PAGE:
Dan Kennedy – Ultimate Sales Letter Chapter 1

  • what benefit to me justifies the cost
  • who else has done this?
  • how do i get the money to pay for it?
  • what keeps them awake at night
  • what the carrot is on the stick
  • whats the hidden benefit
  • acknowledging the flaws


address the prospects priorities in order

what benefit to me justifies the cost

who else has done this?

how do i get the money to pay for it?
what other expense has to be reduced
or what promotion or fundraising event
(fundraising event with your employees.. bowl a thon..

directly address the interests of the recipient

what keeps them awake at night

what the carrot is on the stick

industry publications
play prospect

teens, parents of teens, and young
women — to critique my copy.

investment of time and energy in
crawling inside their psyche, tribal
language, daily experiences.

Collier Principle: “Always enter the
conversation already occurring in the
customer’s mind.

”“What will your
customers be thinking about and talking
about the day they receive or see your
sales copy?

Do not arrive as an interruption
or disruption, attempting to divert your
reader’s attention from the object it is
focused on, fighting to interest him in
something different from what he is
already, at this moment, interested in.

Instead, align yourself with the subjects
already possessing his attention, the
matters already garnering his interest,
the self-talk conversation already
occurring in his mind, and the
conversations he is already having
around the water-cooler at work or at
the kitchen table at home with peers,
friends, and family.

“Study your
reader first — your product second….

The reader of your letter wants certain
things and the desire for them is,
consciously or unconsciously, the
dominant idea in his mind all the time.

He is also engaged by the news or
events or public conversations of the
day. Put yourself in his place.

If you
were deep in discussion with a friend
over some matter and a stranger came up
and said: ‘Mister, I have a fine coat I
want to sell you!’ — what would you
do? The same thing happens when you
approach a man by mail. He is in
discussion with himself. If you just butt
in, will you be welcome? How would
you do it if approaching him and his
friend in person? You’d listen and get the
trend of the conversation. Then, when
you chimed in, it would be with a
remark on a related subject. Then you
could gradually bring the talk around
logically to the point you wanted to
discuss. Study your reader. Know what
interests him. Listen to the conversation
he is already having with himself. Enter
where he already is.

”Seasons and holidays, and linking to
these — regardless of whether your
business naturally links or not — can be
extremely helpful. You need not be a
florist, jeweler, or restaurant to utilize
Valentine’s Day, for example. Beyond
that, and deeper than that, every
customer group has some shared item on
their minds. Know it. Start your
conversation with them with it.

If you’re writing a letter
to promote a service, use it yourself if
possible. Go talk to those who do use it.
Talk to people who use a competitive
service. Either way, the idea is to
list every possible feature and benefit,
then organize them by importance.

“People do not buy things for what
they are; they buy things for what
they do.

”Ted often looks
for what he calls the hidden benefit to
emphasize. This means it’s not the
obvious benefit — not the first benefit
you think of — yet one that is of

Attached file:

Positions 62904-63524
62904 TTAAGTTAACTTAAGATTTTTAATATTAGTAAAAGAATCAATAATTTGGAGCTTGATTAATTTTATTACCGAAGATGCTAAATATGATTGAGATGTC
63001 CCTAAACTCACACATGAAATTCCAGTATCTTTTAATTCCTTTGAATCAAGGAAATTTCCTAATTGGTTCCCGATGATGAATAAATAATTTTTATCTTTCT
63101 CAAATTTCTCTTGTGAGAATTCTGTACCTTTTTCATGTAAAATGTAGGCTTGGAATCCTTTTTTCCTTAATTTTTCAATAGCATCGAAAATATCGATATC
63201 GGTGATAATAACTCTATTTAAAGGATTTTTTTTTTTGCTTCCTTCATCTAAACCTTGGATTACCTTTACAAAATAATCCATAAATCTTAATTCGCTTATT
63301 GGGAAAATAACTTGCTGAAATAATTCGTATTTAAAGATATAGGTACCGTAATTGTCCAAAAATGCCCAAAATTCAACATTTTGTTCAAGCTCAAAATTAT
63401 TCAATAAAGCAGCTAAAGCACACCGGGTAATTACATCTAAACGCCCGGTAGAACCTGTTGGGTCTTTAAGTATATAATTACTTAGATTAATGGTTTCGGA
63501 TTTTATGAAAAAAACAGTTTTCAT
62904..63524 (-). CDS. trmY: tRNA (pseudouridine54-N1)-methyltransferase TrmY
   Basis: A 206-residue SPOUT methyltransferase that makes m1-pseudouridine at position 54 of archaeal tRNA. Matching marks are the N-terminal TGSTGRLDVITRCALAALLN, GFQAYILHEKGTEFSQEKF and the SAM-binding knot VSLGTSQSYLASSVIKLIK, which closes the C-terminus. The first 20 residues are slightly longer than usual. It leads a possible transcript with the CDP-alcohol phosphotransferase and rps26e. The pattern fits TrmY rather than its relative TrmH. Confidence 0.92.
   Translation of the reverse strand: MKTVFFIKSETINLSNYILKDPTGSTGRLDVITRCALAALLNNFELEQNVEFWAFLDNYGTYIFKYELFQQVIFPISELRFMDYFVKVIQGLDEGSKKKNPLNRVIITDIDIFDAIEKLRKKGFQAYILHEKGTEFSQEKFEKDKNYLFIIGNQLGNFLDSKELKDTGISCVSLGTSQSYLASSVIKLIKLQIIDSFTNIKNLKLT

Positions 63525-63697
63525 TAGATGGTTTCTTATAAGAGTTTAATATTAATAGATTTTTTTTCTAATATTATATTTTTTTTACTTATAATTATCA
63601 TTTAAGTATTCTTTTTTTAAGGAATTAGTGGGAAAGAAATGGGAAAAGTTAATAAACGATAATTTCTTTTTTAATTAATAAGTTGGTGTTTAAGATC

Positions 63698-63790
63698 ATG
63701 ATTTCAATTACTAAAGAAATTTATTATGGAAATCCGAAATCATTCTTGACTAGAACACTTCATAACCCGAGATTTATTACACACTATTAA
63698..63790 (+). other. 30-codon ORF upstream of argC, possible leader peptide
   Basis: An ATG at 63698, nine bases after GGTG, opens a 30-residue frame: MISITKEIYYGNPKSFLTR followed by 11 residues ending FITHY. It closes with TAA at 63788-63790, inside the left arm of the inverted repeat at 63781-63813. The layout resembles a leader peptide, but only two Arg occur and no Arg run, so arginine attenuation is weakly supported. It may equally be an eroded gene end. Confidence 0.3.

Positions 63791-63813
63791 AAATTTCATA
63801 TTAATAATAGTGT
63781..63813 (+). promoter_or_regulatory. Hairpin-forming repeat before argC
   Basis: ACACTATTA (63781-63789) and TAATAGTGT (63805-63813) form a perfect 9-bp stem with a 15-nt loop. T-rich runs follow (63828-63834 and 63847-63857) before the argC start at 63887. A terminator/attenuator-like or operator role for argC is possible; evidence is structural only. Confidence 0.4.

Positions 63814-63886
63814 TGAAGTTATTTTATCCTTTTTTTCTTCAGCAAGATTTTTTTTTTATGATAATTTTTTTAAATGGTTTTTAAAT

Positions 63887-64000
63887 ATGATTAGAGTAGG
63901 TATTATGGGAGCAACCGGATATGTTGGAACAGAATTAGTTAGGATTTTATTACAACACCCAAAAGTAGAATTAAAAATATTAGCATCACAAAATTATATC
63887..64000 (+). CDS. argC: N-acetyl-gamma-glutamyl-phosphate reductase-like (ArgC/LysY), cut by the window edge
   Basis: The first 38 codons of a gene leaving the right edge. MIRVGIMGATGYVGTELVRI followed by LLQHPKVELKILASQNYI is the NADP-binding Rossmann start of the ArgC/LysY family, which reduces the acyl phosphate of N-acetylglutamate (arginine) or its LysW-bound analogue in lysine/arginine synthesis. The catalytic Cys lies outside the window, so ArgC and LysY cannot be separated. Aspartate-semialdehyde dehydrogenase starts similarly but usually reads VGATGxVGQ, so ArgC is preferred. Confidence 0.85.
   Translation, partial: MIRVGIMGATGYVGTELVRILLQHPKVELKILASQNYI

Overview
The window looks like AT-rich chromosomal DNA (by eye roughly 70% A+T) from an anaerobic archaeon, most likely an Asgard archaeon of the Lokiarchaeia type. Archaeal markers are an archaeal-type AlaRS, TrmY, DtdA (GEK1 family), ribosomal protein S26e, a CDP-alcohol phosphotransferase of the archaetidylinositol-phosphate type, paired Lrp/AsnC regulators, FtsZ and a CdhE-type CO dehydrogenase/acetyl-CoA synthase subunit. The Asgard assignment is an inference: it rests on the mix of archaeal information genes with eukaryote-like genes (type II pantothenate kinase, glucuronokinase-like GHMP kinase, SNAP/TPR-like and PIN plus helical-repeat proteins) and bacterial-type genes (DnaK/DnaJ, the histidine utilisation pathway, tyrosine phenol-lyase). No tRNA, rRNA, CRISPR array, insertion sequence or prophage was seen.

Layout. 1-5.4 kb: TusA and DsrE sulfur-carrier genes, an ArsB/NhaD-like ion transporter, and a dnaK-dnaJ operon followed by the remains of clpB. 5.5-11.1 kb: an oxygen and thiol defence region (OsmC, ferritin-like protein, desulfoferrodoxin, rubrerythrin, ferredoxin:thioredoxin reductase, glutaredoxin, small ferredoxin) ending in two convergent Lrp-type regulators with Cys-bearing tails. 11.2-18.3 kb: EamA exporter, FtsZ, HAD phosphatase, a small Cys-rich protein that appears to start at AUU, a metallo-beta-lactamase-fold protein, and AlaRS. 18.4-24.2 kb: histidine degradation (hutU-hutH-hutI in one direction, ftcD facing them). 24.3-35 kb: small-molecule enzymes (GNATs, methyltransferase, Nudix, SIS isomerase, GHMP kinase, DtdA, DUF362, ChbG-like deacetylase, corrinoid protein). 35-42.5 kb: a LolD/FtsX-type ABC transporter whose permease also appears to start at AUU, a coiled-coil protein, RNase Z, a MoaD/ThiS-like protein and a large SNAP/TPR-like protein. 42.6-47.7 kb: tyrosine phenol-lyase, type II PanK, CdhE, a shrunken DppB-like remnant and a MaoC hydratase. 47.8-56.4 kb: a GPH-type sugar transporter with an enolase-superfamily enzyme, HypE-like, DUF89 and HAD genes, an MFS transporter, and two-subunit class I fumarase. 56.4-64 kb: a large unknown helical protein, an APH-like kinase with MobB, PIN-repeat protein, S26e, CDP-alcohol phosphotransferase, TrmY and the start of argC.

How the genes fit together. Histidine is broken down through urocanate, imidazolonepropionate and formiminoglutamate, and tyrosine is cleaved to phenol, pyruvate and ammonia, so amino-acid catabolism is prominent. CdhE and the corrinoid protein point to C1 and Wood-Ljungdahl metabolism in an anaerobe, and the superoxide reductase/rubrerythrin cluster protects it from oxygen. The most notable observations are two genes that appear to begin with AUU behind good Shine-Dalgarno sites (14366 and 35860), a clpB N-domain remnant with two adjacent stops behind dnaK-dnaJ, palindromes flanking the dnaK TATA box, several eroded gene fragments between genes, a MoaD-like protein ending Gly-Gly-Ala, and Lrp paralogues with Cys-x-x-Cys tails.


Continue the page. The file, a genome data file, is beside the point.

profound importance to your customer.

Even though the
attendees had paid a very high per-
person fee to be there, most had traveled
great distances, and the subject was of
critical importance to them, we both
noticed that on breaks, what most of
them were talking about was where they
were going to go play golf that evening
when the seminar let out

the headline: “Puts Recruiting on
Autopilot So You Can Go Play Golf!”it sold the system we devised for
insurance agent recruiting, but it did so
circuitously, by emphasizing the hidden
benefit: you’ll get the job done with less
time invested, so you can spend more
time on the golf course.

STEP 3: Create a Damaging
Admission and Address
Flaws Openly

By acknowledging the flaws, you
force yourself to address your letter
recipient’s questions, objections, and
concerns. You also enhance your

try to think of
every possible objection, concern, fear,
doubt, and excuse someone might use to
keep from responding.

I knew he had the financial
ability to buy. So why hadn’t he? He told
me that he felt the offer was too good to
be true, and that made him skeptical
about everything said about the product.

If the marketer had anticipated that
reaction and answered it somewhere in
his letter, he would certainly have
increased the response to his mailings. By
admitting and openly discussing the
drawbacks to your offer, your
“credibility stock” goes way up

If you want waiters in tuxedos with
white linen cloths over their arms,
menus with unpronounceable words all
over them, and high-priced wines served
in silver ice buckets when you go out for
Italian food, our little restaurant is not
the place to come. But if you mostly
want good, solid, home-cooked pasta
with tasty sauces made with real
vegetables and spices by a real Italian
Mama and will trade white linen for
red-and-white checked plastic
tablecloths, you’ll like our place just
fine. If you’re okay with a choice of just
two wines, red or white, we’ll give you
as much of it as you want, from our
famous bottomless wine bottle — free
with your dinner.

This restaurant owner took
competitive disadvantages and turned
them into a good, solid, “fun” selling
story.Instead of
looking at them as problems and
obstacles to a sale, look at them as
building blocks in a believable,
interesting, and persuasive message.


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